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20120928
20121006
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Search Results 0 to 35 of about 36 (some duplicates have been removed)
is structurally sound. it's going to have to be tweaked the way it was by ronald reagan and democratic speaker tip o'neill. but the basic structure is sound. but i want to talk about the values behind social security and medicare. and then talk about medicare because that's the big driver of our deficits right now. my grandmother, some of you know, helped to raise me, and my grandparents did. my grandfather died a while back, my grandmother died three days before i was elected president. and she was fiercely independent. she worked her way up only had a high school education, start as a secretary, ended up being the vice president of a local bank. and she ended up living alone by choice and the reason she could be independent was because of social security and medicare. she had worked all her life, put in this money, and understood that there was a basic guarantee, a floor under which she could not go. and that's the perspective i bring when i think about what's called entitlements. you know, the name itself implies some sense of dependency on the part of these folks. these are folks who have work
again. >> so who won? >> it's a ronald reagan win and really because he kept employing that disarming phrase there you go again. to carter he never really had an answer. he looked very awkward afterwards and that was obviously a pre-rehearsed line that reagan unleashed on carter to great effect. right now you see barack obama and mitt romney trying to find their version of their "you go again" hoping it could perhaps score some points. we're critiquing not just the speech but the body language and that little bit of interaction between the two men and there's a duel going on there that we try to decipher and phrases like that when they score are considered knock out punches. >> there was another moment of body language in 1980 when vice president al gore made an unusual move towards then governor george w. bush of texas. >> that's what the question in this campaign is about. it's not what your philosophy and your position on issues. but can you get things done. and i believe i can. >> what about the norwood bill? >> forgive me that was 2000. what did you make of that maneuver there?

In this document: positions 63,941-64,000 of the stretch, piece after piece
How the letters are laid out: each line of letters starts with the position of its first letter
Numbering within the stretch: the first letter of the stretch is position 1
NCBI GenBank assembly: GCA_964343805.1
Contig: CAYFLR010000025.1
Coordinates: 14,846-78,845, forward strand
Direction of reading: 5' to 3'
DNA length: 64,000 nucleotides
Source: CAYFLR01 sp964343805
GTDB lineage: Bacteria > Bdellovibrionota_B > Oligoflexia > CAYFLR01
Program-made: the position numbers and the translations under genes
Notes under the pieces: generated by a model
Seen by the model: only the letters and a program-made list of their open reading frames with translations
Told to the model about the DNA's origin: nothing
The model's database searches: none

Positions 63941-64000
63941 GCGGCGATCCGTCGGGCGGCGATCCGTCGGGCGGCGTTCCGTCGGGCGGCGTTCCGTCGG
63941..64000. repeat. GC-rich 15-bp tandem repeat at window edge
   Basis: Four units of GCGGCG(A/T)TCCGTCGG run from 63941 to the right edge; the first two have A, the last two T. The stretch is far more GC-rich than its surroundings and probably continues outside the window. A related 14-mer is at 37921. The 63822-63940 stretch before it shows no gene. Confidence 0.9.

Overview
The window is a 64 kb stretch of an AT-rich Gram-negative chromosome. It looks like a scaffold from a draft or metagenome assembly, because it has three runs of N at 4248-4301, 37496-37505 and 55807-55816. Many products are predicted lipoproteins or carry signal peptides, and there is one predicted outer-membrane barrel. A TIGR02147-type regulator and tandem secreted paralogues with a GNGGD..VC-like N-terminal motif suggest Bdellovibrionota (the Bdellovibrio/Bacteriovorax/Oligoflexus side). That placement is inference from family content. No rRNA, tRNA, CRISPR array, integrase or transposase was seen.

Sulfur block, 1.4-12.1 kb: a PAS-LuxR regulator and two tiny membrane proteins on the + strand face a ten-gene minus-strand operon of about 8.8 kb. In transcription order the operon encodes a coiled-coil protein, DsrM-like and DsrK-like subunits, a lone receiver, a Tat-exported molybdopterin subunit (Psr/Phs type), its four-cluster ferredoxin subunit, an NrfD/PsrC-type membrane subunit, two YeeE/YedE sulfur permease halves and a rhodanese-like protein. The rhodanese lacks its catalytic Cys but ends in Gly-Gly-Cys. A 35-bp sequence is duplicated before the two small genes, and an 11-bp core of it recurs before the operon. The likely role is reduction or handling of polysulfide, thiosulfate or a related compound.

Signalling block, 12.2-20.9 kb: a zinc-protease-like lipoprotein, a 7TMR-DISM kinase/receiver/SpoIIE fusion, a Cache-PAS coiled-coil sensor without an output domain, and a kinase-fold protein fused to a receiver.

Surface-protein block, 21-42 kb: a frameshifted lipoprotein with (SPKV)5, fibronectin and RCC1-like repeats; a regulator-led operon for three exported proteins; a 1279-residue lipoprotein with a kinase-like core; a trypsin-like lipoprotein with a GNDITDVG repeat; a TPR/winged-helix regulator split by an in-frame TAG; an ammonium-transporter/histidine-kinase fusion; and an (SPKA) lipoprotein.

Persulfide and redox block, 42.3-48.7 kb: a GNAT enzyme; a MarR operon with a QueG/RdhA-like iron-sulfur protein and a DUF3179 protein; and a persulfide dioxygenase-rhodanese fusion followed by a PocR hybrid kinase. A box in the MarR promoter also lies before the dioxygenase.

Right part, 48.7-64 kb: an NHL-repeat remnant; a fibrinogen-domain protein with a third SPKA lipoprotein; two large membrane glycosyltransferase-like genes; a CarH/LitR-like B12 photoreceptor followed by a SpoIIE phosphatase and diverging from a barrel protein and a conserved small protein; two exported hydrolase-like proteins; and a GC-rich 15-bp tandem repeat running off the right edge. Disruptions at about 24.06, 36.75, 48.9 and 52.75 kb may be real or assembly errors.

's my way or the highway, i don't get a lot done. the way tip o'neil and ronald reagan worked together. ronald reagan laid out the principles he was going to foster, lower tax rates, broaden the base, you said the same thing. simplify the tax code, broaden the base. those are my principles, i want to bring down the tax burden on middle income families. i want to work with congress on bringing down deductions. we could have a single number, $25,000, $50,000, anybody can have deductions up to that amount. and then the deductions disappear after that you could follow bowles-simpson and do it deduction by deduction. we need to bring down rates, broaden the base, simplify the code and create incentives for growth. with regard to health care, you had remarkable details with regard to my preexisting condition plan. you studied up on my plan. i do deal with people with preexisting conditions, that's part of my health care plan. what we did in massachusetts is a model for the nation state by state. and i said tt at that time. the federal government, taking over health care for the entire nation